The Running Royals men’s basketball team has started the year hot. After coming off an average season last year, the Royals have begun this season by putting up impressive wins on their way to a 6-1 record. Much of this success is due to improvement in areas that were identified as weak points last year. One of the areas players targeted for improvement was defense.
Sophomore forward David Falk said, “The skill it is going take this year to win is going be defense. If we work hard and get really good at playing defense, we will be a tough team to beat.” Falk’s prediction has been proven correct so far. Over seven games, the Royals have held their opponents 44.3 percent shooting from the field and are averaging over 10 steals per game.
In addition, during their last three games, (two against conference rivals) the Royals’ opponents have averaged less than 70 points per game.
A sign of the Royals’ improved defense came during Monday’s game at Bridgewater with two late defensive plays; one in which EMU drew a charge, the other a game-icing steal by Senior forward Owen Longacre.
This follows Junior guard Adam Burroughs’ prediction that, “our speed will be deadly and our defense will be suffocating.”
Even though the Royals have improved on the court, some of their success may also be attributed to off-the-court bonding. The team often eats meals together and, over several basketball seasons, has had a chance to bond.
According to Burroughs, “Of course we are all great together off the court and on the court. We love playing with each other.” This intangible bond has shown on the court as the Royals have averaged 15.4 assists per game, even as Burroughs, one of last year’s starting guards, has yet to play this year.
Other players have stepped up to fill the gap left by Burroughs. Ryan Yates, a situational player from last season has stepped into the starting lineup and is currently averaging 7.1 points per game to go with 4.5 rebounds and almost 1 block per game.
The Royals have also added depth, with transfer Dorian Valentine contributing significant minutes while averaging 5 points and 2 rebounds per game.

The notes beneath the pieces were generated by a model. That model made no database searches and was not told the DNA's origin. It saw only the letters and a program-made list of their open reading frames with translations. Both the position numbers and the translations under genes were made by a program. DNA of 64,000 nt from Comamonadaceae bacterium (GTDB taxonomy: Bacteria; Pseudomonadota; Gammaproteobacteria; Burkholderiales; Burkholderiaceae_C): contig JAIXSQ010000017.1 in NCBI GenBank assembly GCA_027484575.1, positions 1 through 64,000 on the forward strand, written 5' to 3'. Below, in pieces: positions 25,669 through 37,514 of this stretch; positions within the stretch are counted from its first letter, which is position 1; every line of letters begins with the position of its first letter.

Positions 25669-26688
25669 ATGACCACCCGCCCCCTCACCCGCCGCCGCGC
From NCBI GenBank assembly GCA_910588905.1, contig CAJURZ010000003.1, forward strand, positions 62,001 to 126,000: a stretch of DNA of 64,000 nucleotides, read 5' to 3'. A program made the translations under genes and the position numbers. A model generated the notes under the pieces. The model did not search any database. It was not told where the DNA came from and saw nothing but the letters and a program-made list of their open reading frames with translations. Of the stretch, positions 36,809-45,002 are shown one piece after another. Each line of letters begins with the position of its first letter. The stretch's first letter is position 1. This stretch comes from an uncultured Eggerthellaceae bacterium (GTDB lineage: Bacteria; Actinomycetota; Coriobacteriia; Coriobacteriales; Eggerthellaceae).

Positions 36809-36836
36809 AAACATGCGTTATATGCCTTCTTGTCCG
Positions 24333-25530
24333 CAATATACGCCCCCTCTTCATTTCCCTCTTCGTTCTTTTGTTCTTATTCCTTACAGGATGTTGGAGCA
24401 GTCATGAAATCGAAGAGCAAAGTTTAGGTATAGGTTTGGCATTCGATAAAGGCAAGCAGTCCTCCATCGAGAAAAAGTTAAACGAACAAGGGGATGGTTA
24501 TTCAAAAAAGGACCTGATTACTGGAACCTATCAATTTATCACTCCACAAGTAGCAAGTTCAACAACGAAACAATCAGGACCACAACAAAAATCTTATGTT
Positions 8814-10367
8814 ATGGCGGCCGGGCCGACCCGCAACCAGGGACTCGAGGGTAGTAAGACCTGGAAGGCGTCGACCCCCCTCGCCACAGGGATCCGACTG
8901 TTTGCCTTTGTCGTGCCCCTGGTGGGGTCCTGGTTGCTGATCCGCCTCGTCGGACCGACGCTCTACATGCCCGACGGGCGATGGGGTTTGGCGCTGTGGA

This idea is echoed by Junior point guard Dejon Daniels who said that filling in for Burroughs has been “a team effort. It starts with hard work in practice, and is all about execution in game situations.”
The Royals have only two seniors on the team, and both start. Andrew Thorne, a forward, is leading the team in scoring, and Senior center Owen Longacre has provided important play as the big man. The seniors provide important leadership, but the team’s strength is its returning core of juniors.
Starting guard Dejon Daniels attributes early success to how the team has “Been together for three years. It’s basically the same core guys with some freshmen thrown in.” This familiarity has led to new confidence for many of the players.
Although he wasn’t willing to predict an exact record, Daniels is willing to guess that the Royals’ season will be “better than last year for sure” and said that he was looking to finish in the top three in the ODAC. Daniels’ confidence seems to be contagious, and for a resurgent EMU squad, the sky is the limit.
Last year, the EMU women’s basketball team set expectations high, going on an extended winning streak and finishing the season with a 22-4 record. This year the start has been rockier, with the women falling in three of their first six games. However, a last-second win on Tuesday against Mary Washington, ranked 19th in the country, has shown that the Royals are no pushovers and are still capable of playing basketball at a high level.